May 2, 2013

Herman's Hermits: Noone Likes Girls

Sometime in the fall of 1968, when I was in the third grade, we had a talent show at Denkmann Elementary School, and a shaggy-haired sixth grader named Mark played the guitar and sang "Mrs. Brown, You've Got a Lovely Daughter."

I thought Mark was cute, but as the words flowed about girls and girls and girls, a  lot of the boys became bored and fidgety, until my friend Bill got the idea of sailing a paper airplane into his guitar.  It landed a little short, but the idea spread, until a dozen paper airplanes were soaring across the auditorium.  Some hit Mark's guitar, but he kept playing doggedly, insisting that the meaning of life lay in girls and girls and girls.

We weren't impressed by heterosexist lyrics, not even from Herman's Hermits, a British invasion group named obliquely after the Mr. Peabody and Sherman cartoon.  There was no Herman, just Peter Noone (on top), who was 15 when he became the lead singer (that's his real name). Their single "I'm into Something Good" (1964) hit the top of the British charts, propelling Herman and his Hermits to fame.  They appeared on the cover of Time Magazine in 1965 with the logo: "Rock and roll: Everybody's turned on."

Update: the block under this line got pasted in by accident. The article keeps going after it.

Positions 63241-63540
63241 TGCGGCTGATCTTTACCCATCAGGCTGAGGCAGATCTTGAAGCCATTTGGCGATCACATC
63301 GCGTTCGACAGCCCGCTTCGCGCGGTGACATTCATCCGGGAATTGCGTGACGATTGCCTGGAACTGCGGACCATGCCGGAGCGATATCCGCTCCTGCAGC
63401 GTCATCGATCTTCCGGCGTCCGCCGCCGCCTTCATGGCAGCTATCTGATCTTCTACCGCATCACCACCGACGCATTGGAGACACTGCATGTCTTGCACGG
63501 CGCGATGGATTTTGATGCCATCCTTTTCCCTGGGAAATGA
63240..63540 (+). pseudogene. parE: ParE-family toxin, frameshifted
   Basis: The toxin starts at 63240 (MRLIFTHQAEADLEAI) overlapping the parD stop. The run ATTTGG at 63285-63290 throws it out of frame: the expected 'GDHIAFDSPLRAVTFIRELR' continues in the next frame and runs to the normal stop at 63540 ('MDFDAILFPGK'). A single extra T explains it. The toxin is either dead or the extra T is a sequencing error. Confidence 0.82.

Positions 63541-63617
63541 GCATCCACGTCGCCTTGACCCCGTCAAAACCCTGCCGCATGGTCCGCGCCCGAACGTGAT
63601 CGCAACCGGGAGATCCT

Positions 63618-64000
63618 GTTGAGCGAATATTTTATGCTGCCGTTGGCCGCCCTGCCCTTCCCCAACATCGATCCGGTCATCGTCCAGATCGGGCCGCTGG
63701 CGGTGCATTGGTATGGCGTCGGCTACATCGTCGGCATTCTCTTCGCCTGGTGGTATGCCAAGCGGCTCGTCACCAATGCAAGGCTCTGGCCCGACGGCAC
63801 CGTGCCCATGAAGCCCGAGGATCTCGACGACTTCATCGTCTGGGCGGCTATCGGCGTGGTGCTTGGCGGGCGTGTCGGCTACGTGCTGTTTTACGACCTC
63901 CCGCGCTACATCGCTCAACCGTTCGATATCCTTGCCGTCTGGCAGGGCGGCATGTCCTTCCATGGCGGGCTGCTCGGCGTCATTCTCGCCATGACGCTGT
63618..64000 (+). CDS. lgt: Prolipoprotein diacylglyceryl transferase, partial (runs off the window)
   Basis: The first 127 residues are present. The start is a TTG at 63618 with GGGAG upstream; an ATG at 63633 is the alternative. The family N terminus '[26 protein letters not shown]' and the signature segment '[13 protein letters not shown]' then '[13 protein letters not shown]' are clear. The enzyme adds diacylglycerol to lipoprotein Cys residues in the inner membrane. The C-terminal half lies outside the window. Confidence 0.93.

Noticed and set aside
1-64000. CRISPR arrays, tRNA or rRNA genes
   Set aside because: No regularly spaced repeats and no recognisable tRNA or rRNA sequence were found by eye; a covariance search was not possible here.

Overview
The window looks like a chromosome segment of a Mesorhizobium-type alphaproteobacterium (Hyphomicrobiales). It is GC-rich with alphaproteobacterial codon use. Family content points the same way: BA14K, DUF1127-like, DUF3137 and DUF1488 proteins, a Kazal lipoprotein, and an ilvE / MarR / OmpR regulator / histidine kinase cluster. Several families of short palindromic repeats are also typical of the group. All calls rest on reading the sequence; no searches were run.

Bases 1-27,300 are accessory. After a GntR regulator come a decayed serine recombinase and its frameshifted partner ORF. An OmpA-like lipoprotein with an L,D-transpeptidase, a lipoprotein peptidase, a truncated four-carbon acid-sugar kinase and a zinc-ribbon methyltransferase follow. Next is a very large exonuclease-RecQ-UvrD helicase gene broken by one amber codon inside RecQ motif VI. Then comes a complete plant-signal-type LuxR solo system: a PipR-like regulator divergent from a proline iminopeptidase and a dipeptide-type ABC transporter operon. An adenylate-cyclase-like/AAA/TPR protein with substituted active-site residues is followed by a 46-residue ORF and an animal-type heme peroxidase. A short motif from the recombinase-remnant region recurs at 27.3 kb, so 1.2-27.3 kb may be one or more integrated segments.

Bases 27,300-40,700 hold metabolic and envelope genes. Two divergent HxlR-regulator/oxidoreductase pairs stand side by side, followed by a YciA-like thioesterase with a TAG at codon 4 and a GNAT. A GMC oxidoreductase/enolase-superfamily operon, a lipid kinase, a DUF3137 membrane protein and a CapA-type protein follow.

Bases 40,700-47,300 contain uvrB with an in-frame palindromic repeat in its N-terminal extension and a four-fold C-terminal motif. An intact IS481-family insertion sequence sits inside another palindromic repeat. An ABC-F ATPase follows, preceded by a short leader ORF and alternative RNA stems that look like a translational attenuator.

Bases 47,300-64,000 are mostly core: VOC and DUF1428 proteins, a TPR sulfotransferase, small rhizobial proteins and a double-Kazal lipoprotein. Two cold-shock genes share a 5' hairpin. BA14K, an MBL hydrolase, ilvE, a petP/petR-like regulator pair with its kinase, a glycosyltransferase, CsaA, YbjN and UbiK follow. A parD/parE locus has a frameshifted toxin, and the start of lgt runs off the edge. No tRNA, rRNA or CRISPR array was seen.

Their biggest hit in the U.S. was "Mrs. Brown" (1965) " but there were others.
"I'm Henry the Eighth" (1965)
"Listen People" (1966)
"Leaning on the Lamp Post" (1966)
"Dandy " (1966)
"There's a Kind of Hush" (1967)

Not a one about friendship, or home and country, or social injustice (they hated hippies).  Every single one of them was about getting or losing a girl.

Even "Henry the Eight" is not about the Tudor king, but a boast about the fecundity of the widow next door, who has married seven blokes named Henry before.

"Listen, People" is not about fighting racism or protesting the Vietnam war, but about how to avoid getting burned by a bad heterosexual relationship.

Besides, they weren't dreamy, like Micky Dolenz and Davy Jones of the Monkees (top photo), and there weren't any shirtless pictures in teen magazines.

By the time Bill and I started listening to his older sister's teen idol records, their star had faded, replaced by the more hippie-oriented Beatles

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